Academic journal article Economic Inquiry

Firm-Specific Human Capital, Job Matching, and Turnover: Evidence from Major League Baseball, 1900-1992

Academic journal article Economic Inquiry

Firm-Specific Human Capital, Job Matching, and Turnover: Evidence from Major League Baseball, 1900-1992

Article excerpt

JIM WELLER [*]

The two dominant labor market turnover hypotheses, the firm-specific human capital model (FSHCM) and the job-matching model, suggest different patterns of player mobility in major league baseball. The matching hypothesis predicts greater mobility of players in positions that require substantial team production. A better match may offer large productivity gains. Alternately, the FSHCM predicts players in positions requiring the greatest amount of teamwork will benefit from specific knowledge, making them less likely to change teams. We examine the frequency distribution of trades by player position from 1900-1992 and find the FSHCM provides the best explanation for turnover in this industry. (JEL J63, L83)

I. INTRODUCTION

Recent explanations of labor market turnover usually adopt one of two competing hypotheses, namely, the firm-specific human capital model (FSHCM) and the job-matching model. Accumulated firm-specific capital reduces the likelihood of employee turnover because other firms' offers cannot surpass a worker's current wage, which, at least in part, represents payment for productivity based on knowledge other firms find useless. This effect of firm-specific assets on turnover is well established, beginning with the seminal work of Becker (1964). An empirical regularity implied by the FSHCM is that workers' wages will rise with tenure because businesses will increase compensation to employees as their firm-specific assets accumulate over time. Alternatively, the job-matching hypothesis, exemplified by Jovanovic (1979), implies that, if a worker and employer are poorly matched, then both parties increase search activity, reducing the length of the match. Both models predict a positive relationship between tenure and pay, however, they hypothesize opposite directions of causation. A long tenure in the job-matching model is the result of a person remaining in a job for which he or she is particularly well suited, whereas in the FSHCM high productivity in the current job is the result of a long tenure.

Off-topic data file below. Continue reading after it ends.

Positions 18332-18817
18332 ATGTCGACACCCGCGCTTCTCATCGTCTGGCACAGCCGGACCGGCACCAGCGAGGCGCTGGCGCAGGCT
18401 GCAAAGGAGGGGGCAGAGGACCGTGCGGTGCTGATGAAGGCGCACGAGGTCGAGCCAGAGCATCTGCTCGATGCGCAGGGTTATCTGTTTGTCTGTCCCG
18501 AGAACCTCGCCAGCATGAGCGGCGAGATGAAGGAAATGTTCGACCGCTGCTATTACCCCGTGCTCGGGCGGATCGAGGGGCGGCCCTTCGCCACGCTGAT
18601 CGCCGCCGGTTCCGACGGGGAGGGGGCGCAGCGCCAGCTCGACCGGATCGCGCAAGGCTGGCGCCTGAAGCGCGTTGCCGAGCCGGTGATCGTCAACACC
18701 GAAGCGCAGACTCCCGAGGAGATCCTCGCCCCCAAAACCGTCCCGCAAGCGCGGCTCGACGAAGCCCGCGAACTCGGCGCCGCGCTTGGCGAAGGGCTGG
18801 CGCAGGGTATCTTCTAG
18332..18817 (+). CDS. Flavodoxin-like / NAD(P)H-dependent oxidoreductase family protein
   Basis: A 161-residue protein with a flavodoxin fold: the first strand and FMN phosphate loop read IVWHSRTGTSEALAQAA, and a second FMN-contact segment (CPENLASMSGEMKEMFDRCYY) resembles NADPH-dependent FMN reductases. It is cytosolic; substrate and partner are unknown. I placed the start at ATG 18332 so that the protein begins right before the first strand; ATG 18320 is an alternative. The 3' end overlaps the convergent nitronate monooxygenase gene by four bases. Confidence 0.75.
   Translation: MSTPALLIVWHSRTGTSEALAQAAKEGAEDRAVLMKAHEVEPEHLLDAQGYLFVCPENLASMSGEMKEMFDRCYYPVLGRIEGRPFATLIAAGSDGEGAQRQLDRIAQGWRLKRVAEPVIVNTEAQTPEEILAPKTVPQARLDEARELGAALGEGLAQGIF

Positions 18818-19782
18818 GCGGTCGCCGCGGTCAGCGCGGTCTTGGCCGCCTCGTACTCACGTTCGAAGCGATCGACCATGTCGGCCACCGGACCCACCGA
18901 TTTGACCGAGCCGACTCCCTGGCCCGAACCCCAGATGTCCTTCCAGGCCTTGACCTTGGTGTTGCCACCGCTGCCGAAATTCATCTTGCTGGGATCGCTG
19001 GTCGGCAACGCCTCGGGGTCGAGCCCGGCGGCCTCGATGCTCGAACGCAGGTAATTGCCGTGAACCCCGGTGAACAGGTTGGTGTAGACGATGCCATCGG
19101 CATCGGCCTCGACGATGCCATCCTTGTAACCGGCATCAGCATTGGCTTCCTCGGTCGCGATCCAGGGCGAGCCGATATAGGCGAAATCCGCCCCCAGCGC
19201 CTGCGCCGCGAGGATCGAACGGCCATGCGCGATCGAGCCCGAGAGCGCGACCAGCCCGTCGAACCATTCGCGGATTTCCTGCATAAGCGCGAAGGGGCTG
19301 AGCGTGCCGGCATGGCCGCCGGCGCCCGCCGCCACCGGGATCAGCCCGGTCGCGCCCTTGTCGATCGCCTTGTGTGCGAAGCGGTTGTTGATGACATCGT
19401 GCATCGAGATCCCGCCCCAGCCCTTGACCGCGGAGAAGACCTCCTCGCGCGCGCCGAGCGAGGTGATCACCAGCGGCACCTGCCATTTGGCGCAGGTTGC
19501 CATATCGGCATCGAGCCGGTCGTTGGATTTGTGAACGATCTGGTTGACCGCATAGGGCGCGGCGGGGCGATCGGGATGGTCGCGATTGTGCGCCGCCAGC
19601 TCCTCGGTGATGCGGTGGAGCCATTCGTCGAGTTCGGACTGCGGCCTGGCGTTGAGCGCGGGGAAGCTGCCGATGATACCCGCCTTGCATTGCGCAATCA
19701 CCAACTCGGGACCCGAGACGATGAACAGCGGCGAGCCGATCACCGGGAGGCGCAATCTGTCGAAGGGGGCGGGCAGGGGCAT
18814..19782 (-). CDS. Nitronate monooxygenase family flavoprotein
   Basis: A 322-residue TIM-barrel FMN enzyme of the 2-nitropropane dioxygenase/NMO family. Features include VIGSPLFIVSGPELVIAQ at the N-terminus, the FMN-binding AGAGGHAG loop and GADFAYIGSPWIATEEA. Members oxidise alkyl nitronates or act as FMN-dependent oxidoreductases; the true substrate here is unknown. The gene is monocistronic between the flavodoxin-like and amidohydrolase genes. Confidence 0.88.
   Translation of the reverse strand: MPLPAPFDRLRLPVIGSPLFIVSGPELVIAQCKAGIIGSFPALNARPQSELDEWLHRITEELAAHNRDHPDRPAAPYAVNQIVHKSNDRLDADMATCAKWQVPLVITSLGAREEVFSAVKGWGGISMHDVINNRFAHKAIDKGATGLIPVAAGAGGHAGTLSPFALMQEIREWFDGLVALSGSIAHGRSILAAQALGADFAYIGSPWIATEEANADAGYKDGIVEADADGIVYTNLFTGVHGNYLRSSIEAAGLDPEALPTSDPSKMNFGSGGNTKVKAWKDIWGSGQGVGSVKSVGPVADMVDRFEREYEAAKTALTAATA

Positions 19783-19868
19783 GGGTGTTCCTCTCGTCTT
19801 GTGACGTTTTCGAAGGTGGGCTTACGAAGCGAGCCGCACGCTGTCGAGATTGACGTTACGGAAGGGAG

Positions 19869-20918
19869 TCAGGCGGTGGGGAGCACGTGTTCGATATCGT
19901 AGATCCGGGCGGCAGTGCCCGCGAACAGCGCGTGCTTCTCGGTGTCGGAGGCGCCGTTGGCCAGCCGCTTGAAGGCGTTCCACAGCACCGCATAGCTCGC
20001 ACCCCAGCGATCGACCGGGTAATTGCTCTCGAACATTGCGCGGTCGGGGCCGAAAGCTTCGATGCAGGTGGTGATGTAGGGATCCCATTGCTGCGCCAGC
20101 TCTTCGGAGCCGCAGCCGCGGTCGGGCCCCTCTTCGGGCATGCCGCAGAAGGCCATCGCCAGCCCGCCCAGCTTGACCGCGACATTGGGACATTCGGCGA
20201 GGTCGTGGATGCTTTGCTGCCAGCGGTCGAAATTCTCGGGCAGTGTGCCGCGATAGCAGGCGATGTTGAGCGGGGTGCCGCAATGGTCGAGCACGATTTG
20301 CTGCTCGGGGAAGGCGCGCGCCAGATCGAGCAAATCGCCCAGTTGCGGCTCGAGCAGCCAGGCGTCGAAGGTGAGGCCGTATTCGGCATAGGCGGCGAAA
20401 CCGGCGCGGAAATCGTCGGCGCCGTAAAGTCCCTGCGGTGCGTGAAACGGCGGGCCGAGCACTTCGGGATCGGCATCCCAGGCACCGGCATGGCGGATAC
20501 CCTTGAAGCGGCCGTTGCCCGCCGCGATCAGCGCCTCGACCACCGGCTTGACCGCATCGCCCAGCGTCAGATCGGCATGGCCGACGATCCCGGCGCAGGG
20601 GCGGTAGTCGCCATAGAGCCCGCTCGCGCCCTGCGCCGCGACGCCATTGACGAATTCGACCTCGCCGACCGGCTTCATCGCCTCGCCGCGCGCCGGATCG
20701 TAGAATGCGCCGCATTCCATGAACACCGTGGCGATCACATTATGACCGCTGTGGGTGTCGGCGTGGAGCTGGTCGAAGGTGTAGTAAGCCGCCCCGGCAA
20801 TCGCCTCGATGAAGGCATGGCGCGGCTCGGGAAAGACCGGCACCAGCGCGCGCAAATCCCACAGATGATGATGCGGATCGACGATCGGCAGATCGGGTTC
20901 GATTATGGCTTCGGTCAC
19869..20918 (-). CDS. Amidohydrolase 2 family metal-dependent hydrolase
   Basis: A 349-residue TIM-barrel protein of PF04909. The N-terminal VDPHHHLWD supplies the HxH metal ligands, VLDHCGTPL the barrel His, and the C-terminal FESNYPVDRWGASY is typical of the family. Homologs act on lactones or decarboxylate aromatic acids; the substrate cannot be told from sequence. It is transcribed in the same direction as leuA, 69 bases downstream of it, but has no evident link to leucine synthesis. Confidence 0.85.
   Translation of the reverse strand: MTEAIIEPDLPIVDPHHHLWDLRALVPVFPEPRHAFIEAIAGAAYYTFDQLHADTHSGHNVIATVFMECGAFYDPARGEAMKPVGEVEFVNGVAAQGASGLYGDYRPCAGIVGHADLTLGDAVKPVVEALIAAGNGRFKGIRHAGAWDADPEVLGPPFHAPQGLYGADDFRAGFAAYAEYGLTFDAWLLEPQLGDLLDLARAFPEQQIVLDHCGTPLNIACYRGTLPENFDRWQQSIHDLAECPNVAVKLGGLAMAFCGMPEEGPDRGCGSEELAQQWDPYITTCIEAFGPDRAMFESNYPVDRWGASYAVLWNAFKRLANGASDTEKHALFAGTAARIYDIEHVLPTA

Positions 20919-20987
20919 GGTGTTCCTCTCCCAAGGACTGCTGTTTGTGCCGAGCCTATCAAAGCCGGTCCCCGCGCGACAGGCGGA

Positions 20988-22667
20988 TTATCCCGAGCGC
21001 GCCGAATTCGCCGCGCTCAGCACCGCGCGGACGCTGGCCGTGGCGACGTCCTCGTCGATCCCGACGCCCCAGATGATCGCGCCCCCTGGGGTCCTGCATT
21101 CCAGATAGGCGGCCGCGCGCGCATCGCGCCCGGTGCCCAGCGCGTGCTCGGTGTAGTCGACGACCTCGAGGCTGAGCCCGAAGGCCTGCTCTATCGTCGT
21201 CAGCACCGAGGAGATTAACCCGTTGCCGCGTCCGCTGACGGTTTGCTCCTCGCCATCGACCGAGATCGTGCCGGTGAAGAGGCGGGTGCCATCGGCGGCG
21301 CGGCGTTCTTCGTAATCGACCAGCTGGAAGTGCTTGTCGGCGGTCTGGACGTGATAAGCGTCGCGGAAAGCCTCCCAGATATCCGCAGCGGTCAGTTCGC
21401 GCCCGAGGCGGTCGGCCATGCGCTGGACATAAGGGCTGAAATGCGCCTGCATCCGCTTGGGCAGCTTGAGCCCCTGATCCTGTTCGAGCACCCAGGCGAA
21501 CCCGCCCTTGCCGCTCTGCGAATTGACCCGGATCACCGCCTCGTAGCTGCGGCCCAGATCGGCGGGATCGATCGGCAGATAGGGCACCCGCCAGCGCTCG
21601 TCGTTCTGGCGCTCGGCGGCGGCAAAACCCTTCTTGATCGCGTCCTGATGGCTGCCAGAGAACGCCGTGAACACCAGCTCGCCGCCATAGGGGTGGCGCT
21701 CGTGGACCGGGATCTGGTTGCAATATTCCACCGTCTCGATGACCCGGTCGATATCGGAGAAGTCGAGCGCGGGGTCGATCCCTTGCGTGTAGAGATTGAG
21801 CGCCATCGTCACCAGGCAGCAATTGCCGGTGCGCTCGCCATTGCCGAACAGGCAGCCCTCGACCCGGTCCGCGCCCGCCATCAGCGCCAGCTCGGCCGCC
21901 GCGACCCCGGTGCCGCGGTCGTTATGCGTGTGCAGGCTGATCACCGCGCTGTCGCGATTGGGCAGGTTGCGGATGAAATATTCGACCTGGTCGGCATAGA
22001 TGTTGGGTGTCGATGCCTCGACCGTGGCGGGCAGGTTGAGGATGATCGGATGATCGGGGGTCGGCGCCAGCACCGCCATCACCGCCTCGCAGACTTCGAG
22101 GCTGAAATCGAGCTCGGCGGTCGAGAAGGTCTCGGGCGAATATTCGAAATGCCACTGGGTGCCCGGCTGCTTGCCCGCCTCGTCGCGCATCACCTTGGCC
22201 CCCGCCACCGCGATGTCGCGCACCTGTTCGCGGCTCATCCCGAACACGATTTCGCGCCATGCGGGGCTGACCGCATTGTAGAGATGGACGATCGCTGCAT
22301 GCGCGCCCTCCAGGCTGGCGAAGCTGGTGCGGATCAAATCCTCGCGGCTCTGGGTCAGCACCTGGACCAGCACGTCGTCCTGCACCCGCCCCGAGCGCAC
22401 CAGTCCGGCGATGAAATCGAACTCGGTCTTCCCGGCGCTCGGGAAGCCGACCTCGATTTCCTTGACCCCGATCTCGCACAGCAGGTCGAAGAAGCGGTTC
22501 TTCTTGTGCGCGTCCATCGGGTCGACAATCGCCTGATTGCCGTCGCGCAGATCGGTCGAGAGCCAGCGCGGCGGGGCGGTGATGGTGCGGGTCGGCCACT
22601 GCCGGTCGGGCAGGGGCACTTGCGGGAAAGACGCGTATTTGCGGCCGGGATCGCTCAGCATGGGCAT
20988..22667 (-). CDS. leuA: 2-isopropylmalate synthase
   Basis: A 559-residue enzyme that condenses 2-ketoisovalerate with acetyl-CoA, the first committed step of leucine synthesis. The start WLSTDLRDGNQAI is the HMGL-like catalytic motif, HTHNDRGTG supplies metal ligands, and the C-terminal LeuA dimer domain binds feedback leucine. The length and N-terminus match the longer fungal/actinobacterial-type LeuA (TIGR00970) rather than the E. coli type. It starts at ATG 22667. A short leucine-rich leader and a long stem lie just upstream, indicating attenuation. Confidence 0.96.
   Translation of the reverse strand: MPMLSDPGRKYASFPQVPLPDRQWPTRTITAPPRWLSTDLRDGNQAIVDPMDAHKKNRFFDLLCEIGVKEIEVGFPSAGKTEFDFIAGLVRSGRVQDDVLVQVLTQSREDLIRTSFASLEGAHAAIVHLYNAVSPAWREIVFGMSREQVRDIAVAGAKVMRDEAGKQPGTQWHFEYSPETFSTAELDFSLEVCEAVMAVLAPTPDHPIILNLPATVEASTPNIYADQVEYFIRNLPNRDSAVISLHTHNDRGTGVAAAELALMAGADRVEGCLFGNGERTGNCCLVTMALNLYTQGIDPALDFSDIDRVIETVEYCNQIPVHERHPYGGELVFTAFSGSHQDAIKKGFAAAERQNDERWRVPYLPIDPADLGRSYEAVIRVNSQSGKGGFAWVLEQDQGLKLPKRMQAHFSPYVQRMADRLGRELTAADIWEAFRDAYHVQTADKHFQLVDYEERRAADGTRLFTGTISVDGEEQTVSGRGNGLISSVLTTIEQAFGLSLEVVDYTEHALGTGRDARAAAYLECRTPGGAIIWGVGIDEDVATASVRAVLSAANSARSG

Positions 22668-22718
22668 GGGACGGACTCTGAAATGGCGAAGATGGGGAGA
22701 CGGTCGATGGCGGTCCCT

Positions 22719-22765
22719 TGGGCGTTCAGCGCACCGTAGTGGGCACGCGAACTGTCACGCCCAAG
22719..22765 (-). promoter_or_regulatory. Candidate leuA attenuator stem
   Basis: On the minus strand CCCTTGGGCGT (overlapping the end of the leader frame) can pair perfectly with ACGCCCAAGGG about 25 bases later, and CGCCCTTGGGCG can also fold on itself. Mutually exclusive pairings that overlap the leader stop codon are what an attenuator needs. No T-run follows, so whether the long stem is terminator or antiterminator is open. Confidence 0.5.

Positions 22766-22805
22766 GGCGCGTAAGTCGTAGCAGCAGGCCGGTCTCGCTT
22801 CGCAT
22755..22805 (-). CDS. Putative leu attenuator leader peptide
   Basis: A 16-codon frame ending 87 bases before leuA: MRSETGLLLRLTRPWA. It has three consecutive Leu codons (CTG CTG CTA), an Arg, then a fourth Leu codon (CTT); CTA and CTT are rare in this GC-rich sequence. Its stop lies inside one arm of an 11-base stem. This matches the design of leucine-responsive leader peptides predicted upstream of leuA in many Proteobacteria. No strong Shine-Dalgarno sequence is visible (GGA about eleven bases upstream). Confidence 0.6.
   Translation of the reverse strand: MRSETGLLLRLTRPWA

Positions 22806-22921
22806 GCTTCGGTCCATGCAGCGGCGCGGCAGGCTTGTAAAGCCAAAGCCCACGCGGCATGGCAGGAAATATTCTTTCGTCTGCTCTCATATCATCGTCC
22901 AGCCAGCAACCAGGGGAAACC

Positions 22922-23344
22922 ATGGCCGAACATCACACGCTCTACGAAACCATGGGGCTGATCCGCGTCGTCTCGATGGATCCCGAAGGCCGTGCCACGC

To date, empirical studies have attempted to discriminate between the competing hypotheses by trying to establish the size and nature of the tenure effect on the wage in the current job. Results and conclusions have been mixed. Abraham and Farber (1987), Altonji and Shakotko (1987), and Marshall and Zarkin (1987) cast doubt on the notion that workers receive significant returns for their firm-specific investments, and each instead tended to reach conclusions that were supportive of the job-matching hypothesis. [1] More recent work by Brown (1989) and Topel (1991) have reached different conclusions, more supportive of the FSHCM; for example, they find that returns to tenure comprise 20% (Brown) to 25% (Topel) of wage growth within a particular job. A significant empirical problem in testing these theories is that the results are particularly sensitive to model specification. [2] Also, the available microdata is based only on workers' responses and ignores firm information that may be essential to measure firm -specific assets. We propose an alternative approach to distinguish between the two theories. Instead of analyzing the earnings-tenure link, we measure relative turnover rates based on a worker's position within a team setting--using data from major league baseball (MLB). We believe that the two turnover hypotheses have quite different implications with respect to the trading patterns by player position. [3] The matching hypothesis predicts turnover will be more pronounced in positions with greater emphasis on team production, simply because the potential productivity gains from a good match are greatest in these positions. Alternately, the FSHCM predicts that the performance of players in positions requiring the greatest amount of teamwork will benefit from specific knowledge, making them less likely to change teams. By examining the frequency distribution of trades by player position in MLB from 1900-1992 we demonstrate that the FSHCM provides the best explanation for turnover in this "industry" and that th e job-matching motivation is not very evident. …

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